The other day I talked about quick writes as fan mail. Today I’ll share a quick write that has become a regular habit for me…notes of appreciation for colleagues.  I am lucky that I work with so many amazing teachers, and a lot of their day can be pretty isolated from their peers. I get to regularly visit their classrooms and see the great work they do. I want them to know that somebody sees and appreciations what they do every single day. I try to quick write a few notes to staff each week to let them know I notice. Sometimes it is a secretary, a librarian, a lunch lady, an administrator, or an ed tech as well as a teacher.

Appreciation Quick Writes

I found some cool envelope-shaped post-it notes that I use to create these mini letters of appreciation. You can see they are meant to be short and sweet-like a quick write. They fold up and seal just like an airmail envelope.

This week at our staff meeting, our principal did a similar quick write activity. She had slips of paper with everyone’s names on it 3 different times.  We were to draw out 3 names and quick write a note of encouragement or compliment to these colleagues. It could be anonymous or we could sign it. Everyone left the staff meeting with 3 encouraging notes written to them. Our principal is going to post them in the staff room so we can continue to feel the appreciation for one another.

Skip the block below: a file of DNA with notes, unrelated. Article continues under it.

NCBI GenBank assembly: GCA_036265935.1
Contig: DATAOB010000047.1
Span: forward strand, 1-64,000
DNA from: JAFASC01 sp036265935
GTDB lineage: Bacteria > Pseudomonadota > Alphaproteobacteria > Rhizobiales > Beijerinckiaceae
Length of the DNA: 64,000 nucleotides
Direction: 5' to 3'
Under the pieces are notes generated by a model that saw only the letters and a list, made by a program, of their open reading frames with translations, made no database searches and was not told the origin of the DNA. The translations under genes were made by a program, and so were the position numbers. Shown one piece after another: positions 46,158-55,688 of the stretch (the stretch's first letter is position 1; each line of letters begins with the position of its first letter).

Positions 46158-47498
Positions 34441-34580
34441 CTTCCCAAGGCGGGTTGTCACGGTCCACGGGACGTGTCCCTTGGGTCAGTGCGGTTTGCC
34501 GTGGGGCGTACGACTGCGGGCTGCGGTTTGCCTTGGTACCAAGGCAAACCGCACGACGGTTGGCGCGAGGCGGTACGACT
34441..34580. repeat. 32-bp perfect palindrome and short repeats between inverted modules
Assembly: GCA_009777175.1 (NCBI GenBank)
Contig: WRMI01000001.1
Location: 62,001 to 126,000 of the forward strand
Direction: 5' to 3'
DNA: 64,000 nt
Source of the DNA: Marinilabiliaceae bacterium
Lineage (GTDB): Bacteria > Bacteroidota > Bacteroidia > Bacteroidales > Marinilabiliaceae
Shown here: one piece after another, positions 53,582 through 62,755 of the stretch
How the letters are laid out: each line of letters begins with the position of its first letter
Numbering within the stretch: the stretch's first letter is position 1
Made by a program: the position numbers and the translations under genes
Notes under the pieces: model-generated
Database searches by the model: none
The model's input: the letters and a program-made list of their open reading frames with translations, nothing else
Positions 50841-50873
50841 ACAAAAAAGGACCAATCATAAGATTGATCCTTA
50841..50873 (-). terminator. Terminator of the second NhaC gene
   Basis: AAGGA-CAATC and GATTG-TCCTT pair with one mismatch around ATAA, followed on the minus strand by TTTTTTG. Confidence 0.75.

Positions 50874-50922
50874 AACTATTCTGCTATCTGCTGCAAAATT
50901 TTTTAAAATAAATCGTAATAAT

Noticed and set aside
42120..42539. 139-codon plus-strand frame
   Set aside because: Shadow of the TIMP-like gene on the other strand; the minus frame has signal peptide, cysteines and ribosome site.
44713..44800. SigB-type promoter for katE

This quick write activity takes less than 5 minutes but the positive effects can last a long, long time. If you don’t have fancy post-it notes don’t let that stop you. I invite you to try at least one “special delivery” quick write each day this week and spread some much needed loving kindness in your school (or community).

 

#SOL19 Day 9 Spark!

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For the month of March I will be participating in the Slice of Life Challenge sponsored by The Two Writing Teachers Blog. Each day I will be sharing a Quick Write as my way of slicing. The idea is to offer a SPARK that will kindle thinking and then write as quickly as you can for 5-10 minutes. No filters, no revisions. I’ve been curating a collection of Sparks and will share some with you all month. It’s a great way to ignite your writing life.

Word Sparks

Words are a vessel for meaning. A single word can conjure up thoughts, stimulate memories, and/or stir emotions. Providing a single word as a quick write spark can demonstrate the power of a single word. It need not be profound like Patriotic, it can be as simple as Chair, in which thoughts of snuggling with a loved one, or shopping for a family one, or being forced to sit in one as punishment might be conjured in a flash.